Digoxin inhibits Na+/K+/ATPase pump. By inhibiting this pump, digoxin increases the force of ventricular contraction, which is known as inotropy. This drug also increases cardiac output, by increasing stroke volume per beat.
Because digoxin can increase the inotropy/contractility of the heart, it is sometimes used in patients who have heart failure who remain symptomatic despite adequate diuretic and ACE inhibitor treatment. However, it is no longer the first-line drug used in heart failure due to its toxic effects and the availability of other treatment options.
Digoxin is used in people with atrial fibrillation by slowing down the conduction in the AV node, thereby reducing ventricular rate.
Digoxin increases vagal activity, thereby decreasing heart rate by slowing depolarization of pacemaker cells in the AV node.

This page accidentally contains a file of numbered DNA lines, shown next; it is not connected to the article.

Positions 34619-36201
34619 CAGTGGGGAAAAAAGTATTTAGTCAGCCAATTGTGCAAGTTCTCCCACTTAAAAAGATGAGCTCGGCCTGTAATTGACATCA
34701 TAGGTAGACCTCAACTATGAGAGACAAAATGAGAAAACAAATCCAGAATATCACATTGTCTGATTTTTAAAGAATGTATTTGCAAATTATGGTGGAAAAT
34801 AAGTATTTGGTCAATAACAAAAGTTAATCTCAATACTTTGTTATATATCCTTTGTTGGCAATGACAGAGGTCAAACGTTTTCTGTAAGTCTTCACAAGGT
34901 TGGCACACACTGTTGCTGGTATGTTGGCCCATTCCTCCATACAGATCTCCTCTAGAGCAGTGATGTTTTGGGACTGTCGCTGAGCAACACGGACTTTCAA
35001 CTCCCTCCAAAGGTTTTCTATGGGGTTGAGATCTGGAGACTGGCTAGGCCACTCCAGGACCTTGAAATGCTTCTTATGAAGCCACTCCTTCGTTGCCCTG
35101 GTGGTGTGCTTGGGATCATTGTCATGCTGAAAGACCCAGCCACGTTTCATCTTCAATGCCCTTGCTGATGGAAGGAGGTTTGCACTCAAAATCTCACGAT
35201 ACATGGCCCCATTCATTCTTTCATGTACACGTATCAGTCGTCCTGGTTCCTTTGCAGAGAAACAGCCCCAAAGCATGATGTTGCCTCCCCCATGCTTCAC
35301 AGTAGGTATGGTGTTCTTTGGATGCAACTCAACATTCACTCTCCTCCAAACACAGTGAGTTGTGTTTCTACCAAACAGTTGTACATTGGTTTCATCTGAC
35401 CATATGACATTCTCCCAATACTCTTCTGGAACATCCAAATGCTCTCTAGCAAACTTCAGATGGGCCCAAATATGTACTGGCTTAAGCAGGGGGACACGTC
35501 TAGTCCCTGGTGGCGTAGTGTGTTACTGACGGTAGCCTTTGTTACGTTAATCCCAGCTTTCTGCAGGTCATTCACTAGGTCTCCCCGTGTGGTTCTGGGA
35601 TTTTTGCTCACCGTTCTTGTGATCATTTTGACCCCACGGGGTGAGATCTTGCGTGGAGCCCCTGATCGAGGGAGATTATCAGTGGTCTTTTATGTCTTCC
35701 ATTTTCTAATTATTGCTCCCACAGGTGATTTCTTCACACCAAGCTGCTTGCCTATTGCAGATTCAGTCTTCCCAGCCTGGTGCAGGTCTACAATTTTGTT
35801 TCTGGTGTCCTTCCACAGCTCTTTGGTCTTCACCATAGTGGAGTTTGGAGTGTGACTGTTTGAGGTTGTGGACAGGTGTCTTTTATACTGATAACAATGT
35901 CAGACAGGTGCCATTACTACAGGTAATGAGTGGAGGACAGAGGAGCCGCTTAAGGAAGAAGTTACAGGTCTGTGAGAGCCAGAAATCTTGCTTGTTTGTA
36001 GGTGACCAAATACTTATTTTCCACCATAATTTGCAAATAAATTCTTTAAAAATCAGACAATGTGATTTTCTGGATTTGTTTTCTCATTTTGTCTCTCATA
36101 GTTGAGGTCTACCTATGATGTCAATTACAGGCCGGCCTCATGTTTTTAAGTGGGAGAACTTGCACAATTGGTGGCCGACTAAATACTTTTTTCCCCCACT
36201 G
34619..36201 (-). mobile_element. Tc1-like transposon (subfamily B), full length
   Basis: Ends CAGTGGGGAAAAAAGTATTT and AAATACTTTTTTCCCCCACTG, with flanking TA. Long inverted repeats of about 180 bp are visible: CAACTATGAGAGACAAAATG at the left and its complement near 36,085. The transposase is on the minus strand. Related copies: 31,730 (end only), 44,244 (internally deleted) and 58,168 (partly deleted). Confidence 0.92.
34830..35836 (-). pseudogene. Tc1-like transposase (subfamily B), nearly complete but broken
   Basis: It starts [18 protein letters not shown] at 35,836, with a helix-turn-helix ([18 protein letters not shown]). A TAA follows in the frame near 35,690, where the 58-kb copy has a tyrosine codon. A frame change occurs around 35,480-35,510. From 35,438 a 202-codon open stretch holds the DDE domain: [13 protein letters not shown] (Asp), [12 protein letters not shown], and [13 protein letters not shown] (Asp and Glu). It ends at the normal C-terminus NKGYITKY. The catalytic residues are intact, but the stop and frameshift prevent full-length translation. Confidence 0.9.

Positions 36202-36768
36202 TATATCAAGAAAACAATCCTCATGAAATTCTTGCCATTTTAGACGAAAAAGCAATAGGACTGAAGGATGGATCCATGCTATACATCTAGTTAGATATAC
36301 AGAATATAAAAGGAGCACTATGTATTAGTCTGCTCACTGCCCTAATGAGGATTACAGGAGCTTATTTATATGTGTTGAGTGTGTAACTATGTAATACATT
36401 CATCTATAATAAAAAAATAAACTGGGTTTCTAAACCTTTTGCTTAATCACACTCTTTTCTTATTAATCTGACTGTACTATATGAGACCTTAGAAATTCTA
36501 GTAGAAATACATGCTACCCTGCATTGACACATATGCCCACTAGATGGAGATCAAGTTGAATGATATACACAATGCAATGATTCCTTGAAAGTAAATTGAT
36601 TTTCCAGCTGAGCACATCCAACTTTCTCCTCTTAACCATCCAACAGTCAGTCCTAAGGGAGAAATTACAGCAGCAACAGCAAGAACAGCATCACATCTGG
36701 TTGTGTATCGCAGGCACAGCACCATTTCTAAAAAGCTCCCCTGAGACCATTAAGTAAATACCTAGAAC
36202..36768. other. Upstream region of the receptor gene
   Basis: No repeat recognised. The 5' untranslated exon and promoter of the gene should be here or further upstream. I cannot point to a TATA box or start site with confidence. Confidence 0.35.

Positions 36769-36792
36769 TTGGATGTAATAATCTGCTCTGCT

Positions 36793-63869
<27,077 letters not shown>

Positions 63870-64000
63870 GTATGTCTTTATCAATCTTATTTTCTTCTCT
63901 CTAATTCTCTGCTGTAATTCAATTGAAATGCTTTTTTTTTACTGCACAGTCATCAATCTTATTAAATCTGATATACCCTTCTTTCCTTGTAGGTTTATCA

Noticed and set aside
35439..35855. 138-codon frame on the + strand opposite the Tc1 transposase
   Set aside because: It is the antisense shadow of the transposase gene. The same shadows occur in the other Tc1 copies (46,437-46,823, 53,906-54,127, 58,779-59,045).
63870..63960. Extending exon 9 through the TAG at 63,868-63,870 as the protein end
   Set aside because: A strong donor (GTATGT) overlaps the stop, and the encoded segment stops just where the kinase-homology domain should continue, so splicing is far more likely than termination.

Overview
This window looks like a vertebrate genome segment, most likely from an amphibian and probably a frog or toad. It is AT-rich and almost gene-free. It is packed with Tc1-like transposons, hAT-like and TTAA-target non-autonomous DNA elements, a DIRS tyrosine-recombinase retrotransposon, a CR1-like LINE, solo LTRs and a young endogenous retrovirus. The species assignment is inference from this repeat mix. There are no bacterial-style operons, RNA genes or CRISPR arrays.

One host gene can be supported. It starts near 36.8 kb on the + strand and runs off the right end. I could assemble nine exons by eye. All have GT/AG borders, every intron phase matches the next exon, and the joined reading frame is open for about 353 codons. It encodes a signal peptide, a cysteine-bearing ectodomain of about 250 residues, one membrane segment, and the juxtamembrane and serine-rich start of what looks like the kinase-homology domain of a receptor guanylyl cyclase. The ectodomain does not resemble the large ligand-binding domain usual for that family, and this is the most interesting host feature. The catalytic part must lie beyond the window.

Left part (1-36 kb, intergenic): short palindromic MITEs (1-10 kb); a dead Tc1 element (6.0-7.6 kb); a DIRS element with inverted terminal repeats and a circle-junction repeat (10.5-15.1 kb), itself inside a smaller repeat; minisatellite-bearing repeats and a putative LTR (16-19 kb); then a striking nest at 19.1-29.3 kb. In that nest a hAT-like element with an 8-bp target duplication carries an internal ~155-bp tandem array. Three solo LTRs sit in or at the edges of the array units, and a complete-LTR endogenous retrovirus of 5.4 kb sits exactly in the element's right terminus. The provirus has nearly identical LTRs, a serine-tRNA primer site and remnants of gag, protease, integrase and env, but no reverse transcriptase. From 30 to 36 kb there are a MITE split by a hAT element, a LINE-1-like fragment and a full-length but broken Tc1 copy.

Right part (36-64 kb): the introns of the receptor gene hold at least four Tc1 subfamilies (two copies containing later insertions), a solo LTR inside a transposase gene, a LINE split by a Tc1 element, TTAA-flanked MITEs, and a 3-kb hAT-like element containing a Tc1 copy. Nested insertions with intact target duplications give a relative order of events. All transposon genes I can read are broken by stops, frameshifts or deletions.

Fatigue is a common side effect of digoxin and may also include dizziness, headache, and malaise.
Digoxin is contraindicated in patients with heart block, as well as, in pregnancy, acute myocardial infarction, and hypokalemia.
Before administering medication, take an apical pulse for 1 full minute noting rate and rhythm and quality. Withhold the medication and notify the health care provider if rate falls below 60.
Never give digoxin to a patient who is already hypokalemic, as this potentiates digoxin toxicity. Because digoxin normally competes with K+ ions for the same binding site on the Na+/K+/ATPase pump, hypokalemia can make toxicity present more quickly.
Signs and symptoms of digoxin toxicity become more frequent with levels above 2 ng/ml, and may include anorexia, nausea, vomiting, diarrhea, confusion, and visual disturbances, such as blurry vision that often has a yellow hue. Levels are usually checked every 6 months along with other lab values.
Digibind is an antidote for digoxin toxicity. It works by binding to digoxin and preventing it from working in the body.
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